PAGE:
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6 minutes ago, TonyMac32 said:

Missed that.  Tinker OS has (most of) the most recent Rockchip customizations baked in, so I'm guessing this is still some sort of power issue.  Without being able to reproduce it myself I'm afraid I can't be much help. :mellow:

Thanks for your support. I can confirm that my power supply provides 5.17V to the GPIO so I'm assuming this not to be a power issue. I could verify that heavy load using only the WLAN connection was stable but as soon as I added the ethernet connection and did compiles on the NFS share via that something frooze and the CPU got hot.
I'm currently checking against the Mainline Desktop build to see if this should behave differently. Alternatively I could add a USB HDD to increase power consumption. This is really weird :-( 

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I can confirm that the mainline desktop build in combination with fast ethernet is more stable than the other builds but I did manage to crash it as well (after having been stable for almost 2 days). I've used my power meter to check that the currency did not increase significantly as the consumption which is usually in the 1-2 W range only increased to 5-6 W.
Therefore I'm pretty sure that this isn't power supply related (using a 5.17V / 4A supply directly connected to the GPIO) but that there really is an instability related to the ethernet driver which can be more exposed by switching to gig eth and putting more parallel load on the NFS share.

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New Tinker Board http://linuxgizmos.com/asus-tinker-board-s-adds-16gb-emmc-and-more/ with cheat power control to prevent the problem they create:

 

Quote

 

New power management features include low-voltage input detection on the micro-USB port to ensure stability when using a non-qualified power supply. There’s also a new 2-pin power-on header.

 

Product page https://www.asus.com/Single-Board-Computer/Tinker-Board-S/

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11 hours ago, manuti said:

New Tinker Board http://linuxgizmos.com/asus-tinker-board-s-adds-16gb-emmc-and-more/ with cheat power control to prevent the problem they create:

 

 

Product page https://www.asus.com/Single-Board-Computer/Tinker-Board-S/

I love this:

Quote

** Cable must deliver up to 3A of power output

Micro USB connectors are only rated for 1.8A according to the USB spec.

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Hi everyone !

First post here, glad to meet you.

I'm trying to powering up a Tinker Board S using pin 1 and 5 with a step down buck convertor. The main power is coming  from a 12v ac/dc convertor connected to the dc/dc buck convertor set to 5V and 3A. The card just looping trying to boot. Did anyone experience this issue ? Do you have any advice on what step down buck convertor tu use ?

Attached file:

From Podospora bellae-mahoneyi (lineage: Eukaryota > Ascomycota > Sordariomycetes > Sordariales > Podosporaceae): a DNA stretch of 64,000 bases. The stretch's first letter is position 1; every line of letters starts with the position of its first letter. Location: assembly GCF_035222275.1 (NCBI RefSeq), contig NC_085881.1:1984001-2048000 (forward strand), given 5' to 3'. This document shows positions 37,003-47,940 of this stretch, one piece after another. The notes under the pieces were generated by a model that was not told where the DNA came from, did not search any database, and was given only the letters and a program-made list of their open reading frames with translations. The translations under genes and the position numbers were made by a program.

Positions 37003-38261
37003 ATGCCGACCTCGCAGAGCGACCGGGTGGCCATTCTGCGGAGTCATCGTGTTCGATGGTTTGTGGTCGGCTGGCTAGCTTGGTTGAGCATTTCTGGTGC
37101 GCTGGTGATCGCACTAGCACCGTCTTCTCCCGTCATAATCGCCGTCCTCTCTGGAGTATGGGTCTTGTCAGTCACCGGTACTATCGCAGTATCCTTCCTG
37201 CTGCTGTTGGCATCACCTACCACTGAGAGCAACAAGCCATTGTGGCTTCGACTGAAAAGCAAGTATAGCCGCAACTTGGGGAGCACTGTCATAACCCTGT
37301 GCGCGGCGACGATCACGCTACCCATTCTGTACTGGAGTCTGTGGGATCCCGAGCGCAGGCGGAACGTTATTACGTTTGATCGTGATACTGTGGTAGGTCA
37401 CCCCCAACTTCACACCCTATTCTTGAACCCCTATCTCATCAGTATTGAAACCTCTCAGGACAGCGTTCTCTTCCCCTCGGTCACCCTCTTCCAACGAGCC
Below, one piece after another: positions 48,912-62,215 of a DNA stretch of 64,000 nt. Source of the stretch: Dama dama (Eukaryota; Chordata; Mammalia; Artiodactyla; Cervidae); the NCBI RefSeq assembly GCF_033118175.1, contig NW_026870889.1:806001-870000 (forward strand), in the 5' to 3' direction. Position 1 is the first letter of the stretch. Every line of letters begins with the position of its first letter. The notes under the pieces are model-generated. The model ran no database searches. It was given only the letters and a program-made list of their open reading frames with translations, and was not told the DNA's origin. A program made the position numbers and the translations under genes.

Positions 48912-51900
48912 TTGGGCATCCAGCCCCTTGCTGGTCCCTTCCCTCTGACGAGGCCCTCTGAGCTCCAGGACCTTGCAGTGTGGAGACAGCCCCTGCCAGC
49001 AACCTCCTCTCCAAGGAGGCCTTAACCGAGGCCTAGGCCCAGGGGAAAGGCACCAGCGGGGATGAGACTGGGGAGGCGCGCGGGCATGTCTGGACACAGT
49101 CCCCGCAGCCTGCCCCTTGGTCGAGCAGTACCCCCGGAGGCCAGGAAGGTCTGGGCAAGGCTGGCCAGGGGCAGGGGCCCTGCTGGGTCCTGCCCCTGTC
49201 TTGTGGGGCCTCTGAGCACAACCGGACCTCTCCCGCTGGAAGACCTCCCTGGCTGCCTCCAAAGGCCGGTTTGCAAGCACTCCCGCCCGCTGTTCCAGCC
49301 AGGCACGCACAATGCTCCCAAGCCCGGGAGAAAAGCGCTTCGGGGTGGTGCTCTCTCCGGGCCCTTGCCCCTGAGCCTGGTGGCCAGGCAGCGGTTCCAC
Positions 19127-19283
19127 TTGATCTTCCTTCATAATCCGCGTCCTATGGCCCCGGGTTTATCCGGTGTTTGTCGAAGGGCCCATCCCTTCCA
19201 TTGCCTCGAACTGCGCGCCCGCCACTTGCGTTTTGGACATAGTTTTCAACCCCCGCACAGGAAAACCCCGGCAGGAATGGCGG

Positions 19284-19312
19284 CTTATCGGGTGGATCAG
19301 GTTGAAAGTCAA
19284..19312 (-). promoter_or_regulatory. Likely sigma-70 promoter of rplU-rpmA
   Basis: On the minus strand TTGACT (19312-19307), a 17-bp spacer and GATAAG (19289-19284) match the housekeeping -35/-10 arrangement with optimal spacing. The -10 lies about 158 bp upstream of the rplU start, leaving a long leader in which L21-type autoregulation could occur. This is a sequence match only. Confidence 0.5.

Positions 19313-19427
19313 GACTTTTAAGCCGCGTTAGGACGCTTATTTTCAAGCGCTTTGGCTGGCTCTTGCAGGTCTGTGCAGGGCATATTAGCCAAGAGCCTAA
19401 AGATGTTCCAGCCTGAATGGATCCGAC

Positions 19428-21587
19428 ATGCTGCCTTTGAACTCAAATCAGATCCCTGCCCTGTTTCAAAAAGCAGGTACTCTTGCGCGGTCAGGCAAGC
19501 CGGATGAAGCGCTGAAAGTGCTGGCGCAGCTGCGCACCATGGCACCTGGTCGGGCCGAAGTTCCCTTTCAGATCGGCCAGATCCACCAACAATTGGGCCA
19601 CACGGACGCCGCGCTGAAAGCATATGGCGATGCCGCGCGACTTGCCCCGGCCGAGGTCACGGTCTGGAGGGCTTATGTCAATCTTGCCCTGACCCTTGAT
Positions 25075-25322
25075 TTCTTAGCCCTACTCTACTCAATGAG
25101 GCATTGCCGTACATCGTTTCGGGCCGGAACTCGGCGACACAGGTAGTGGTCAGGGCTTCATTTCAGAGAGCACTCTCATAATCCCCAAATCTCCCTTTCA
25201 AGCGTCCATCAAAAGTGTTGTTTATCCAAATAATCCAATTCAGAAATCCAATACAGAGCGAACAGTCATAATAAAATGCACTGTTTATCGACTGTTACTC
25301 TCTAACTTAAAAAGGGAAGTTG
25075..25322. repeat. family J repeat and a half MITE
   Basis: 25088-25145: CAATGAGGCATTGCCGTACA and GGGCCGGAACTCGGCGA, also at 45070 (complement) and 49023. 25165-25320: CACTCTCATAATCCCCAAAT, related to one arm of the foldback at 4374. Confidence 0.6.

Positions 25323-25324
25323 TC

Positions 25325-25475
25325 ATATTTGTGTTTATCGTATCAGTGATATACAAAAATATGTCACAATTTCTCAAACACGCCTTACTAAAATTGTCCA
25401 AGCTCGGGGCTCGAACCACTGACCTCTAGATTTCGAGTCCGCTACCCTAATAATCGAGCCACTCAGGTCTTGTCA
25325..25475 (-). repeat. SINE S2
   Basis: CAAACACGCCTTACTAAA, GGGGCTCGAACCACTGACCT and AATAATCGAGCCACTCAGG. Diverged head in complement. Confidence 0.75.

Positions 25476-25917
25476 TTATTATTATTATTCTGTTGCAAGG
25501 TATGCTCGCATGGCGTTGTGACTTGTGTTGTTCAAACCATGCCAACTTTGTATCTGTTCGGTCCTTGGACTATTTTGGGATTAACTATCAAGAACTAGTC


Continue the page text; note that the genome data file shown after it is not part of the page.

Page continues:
Thanks 

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12 hours ago, FranckM said:

Yes it will. I think the power I use is not giving enough current.

hmm... 

22 hours ago, FranckM said:

12v ac/dc convertor connected to the dc/dc buck convertor set to 5V and 3A.

3A should be more than enough... Maybe it doesn't deliver what it promised or.. Voltage is lower than 5V? Did you check it with a multimeter 'under load' (means during the time it 'should' power your SBC)?

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On 9/25/2018 at 8:15 PM, chwe said:

hmm... 

3A should be more than enough... Maybe it doesn't deliver what it promised or.. Voltage is lower than 5V? Did you check it with a multimeter 'under load' (means during the time it 'should' power your SBC)?

Well, I tryed with a AC/DC 5V 3A power, which voltage is correct,  connected on pins 4 (vcc) and 6 (gnd)  and the board does not boot !? It seems Tinker Board S can not be powered from the GPIO anymore ?

Just  made a support request to Asus

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Hi

According to this thread on Tinker Board forum https://tinkerboarding.co.uk/forum/thread-1877-post-7965.html#pid7965 

Hi, maniolias
    Since there is a bug on V2.0.4 u-boot, it will cause un-boot when powering by 40 pin GPIO, it needs the below commit to fix which is included 
    in the v2.0.5 u-boot.
    https://github.com/TinkerBoard/debian_u-boot/commit/879646d1d6c714335eb065a404ae033261236213
    So please use the v2.0.5 u-boot

a fix is needed for the Tinker OS.

Is this fix:

https://github.com/TinkerBoard/debian_u-boot/commit/879646d1d6c714335eb065a404ae033261236213

applied (appliable ?) to Armbian Stretch or Bionic ?